What ochre.is

Ochre is a visual storytelling journal published by Media Innovation, a graduate program in digital journalism at Northeastern University’s School of Journalism. It’s written and edited by our students and staff. The site was originally created by Blue Chalk Media. Its sister site is Storybench.

Why ochre.is

Ochre was created as a place to discuss the changes we are experiencing in the visual storytelling industry every day and to reflect on what is working and what is not working.

Here’s what we know: The industry is in flux. New tools are rapidly bringing down the barriers to entry in creative fields. Traditional career paths are being sidelined by passion projects and startups.

Here’s what we’re not so sure about: What revenue models will emerge to make creative work sustainable? What will be the next technology to change how we communicate? Within this new climate of creative freedom, which projects will be revolutionary?

We know that if we have these questions, our colleagues in the industry must have them too. While we don’t have the answers, we do have the curiosity to explore and share what we learn.

Ochre.is our name

A lot of decisions went into the blog that you’re seeing today including the name its founders at Blue Chalk chose.

Ochre is a naturally-occurring pigment with a rich color—most commonly a deep yellow, ranging to an earthy orange, to red and purple. Its color is a warm, rich complement to blue.

Used by early humans in cave drawings, ochre is one of the first tools for visual communication. Cave paintings in the pigment, 17,000 years old, adorn the walls of the Lascaux Cave in France, and engravings in ochre date even further back to 77,000 years ago.

To us, Ochre represents the warm, rich storytelling community we are trying to cultivate and our inherent need to communicate with the world around us.

Ochre.is the head, the heart and the hands of visual storytelling.

The articles published on Ochre are divided into three categories represented by the head, the heart and the hands.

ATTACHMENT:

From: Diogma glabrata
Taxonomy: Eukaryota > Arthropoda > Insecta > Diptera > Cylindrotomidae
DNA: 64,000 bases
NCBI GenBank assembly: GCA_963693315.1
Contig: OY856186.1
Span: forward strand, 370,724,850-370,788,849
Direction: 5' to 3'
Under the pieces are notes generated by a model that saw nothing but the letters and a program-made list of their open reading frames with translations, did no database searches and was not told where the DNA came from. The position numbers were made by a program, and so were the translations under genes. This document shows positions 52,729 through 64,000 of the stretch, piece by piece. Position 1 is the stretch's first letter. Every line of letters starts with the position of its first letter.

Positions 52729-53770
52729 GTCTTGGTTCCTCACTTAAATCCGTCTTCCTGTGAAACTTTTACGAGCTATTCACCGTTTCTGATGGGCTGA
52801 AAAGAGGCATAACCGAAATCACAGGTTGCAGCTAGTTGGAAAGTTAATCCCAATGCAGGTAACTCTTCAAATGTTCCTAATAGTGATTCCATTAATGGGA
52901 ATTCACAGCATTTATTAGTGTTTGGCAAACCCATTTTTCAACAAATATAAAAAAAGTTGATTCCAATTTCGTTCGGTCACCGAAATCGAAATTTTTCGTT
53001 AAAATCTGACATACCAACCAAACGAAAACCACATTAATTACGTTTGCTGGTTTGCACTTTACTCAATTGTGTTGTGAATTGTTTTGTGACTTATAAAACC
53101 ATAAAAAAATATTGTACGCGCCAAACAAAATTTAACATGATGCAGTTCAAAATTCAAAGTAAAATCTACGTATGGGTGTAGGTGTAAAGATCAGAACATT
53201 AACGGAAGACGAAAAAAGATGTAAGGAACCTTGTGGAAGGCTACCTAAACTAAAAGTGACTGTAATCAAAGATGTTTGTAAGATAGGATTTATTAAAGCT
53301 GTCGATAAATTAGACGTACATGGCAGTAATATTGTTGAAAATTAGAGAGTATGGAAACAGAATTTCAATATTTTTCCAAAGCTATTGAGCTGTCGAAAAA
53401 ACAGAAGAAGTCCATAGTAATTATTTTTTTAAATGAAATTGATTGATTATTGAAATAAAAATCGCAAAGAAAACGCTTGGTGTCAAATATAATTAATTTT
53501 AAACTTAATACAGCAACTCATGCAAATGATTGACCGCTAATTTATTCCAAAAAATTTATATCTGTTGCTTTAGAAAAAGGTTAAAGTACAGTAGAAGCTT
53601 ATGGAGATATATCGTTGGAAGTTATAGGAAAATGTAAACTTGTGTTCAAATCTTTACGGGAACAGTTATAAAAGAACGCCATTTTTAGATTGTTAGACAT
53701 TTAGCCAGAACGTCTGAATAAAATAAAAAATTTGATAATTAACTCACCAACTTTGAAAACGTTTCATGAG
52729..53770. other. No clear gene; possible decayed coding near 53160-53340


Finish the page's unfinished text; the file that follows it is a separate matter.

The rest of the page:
• Industry

    The head of Ochre is the industry-shift in executing and monetizing nonfiction visual storytelling.
  • Inspiration

    The heart of Ochre is the inspiration that drives us to make visually-compelling work to share.
  • Tools

    The hands of Ochre are the new tools changing the way we tell stories visually.

Ochre.is yours too!

Ochre is a place for community conversation. It needs your voice.

Moved by one of the articles? Comment.

Have an idea for Ochre? Tell us about it.

Want to write for Ochre? Write to us.

Don’t keep Ochre to yourself. Find us on social media—Twitter and Facebook—and keep the conversation going.

Editorial Board

Dina Kraft Dina Kraft is a journalist, editor and educator. She co-directs the Media Innovation program, a new graduate program in digital journalism at Northeastern University. A long time foreign correspondent, she was formerly based in Jerusalem and Johannesburg for The Associated Press. She has taught feature writing at Harvard University and Boston University and has been a regular contributor to The New York Times, The Daily Telegraph and Haaretz. She was a 2012 Nieman Fellow at Harvard University and a 2015 Ochberg Fellow at the Dart Center for Journalism and Trauma at Columbia University.

Aleszu Bajak Aleszu Bajak teaches journalism, design, data visualization and programming at the Media Innovation program at Northeastern University. He is the editor of Storybench, an under the hood guide to digital storytelling, and covers science across the Americas for outlets like the Washington Post, Nature and Science. In 2013, he was awarded a Knight Science Journalism Fellowship at M.I.T. where he explored the interface between journalists, designers and developers. Before becoming a freelance writer, he worked as a producer for the public radio show Science Friday.

Jeff Howe Jeff Howe directs the Media Innovation program at Northeastern, and is an assistant professor at Northeastern University. A longtime contributing editor at Wired magazine, he coined the term crowdsourcing in a 2006 article for that magazine. In 2008 he published a book with Random House that looked more deeply at the phenomenon of massive online collaboration. He was a Nieman Fellow at Harvard University during the 2009-2010 academic year. He has written for the Washington Post, Newyorker.com, The New York Times, Time, Newsweek, and many other publications.

Lisa Jamhoury Blue Chalk Chief Digital Officer

Lisa Jamhoury is a communications strategist with a love for new technologies. She worked as Operations and Social Media Manager at MediaStorm, an award-winning multimedia studio, before joining Blue Chalk. Previously she led and implemented communications strategies at various nonprofit organizations including the International Center for Transitional Justice (ICTJ), Save the Children USA, the United Nations Population Fund and with the Women’s Refugee Commission. Having worked in places like Brazil, Tunisia, and Colombia, she is skilled at operating across cultures and time zones with varied media and technology requirements. When not in the office, Lisa is an aerial acrobatics instructor and performer.


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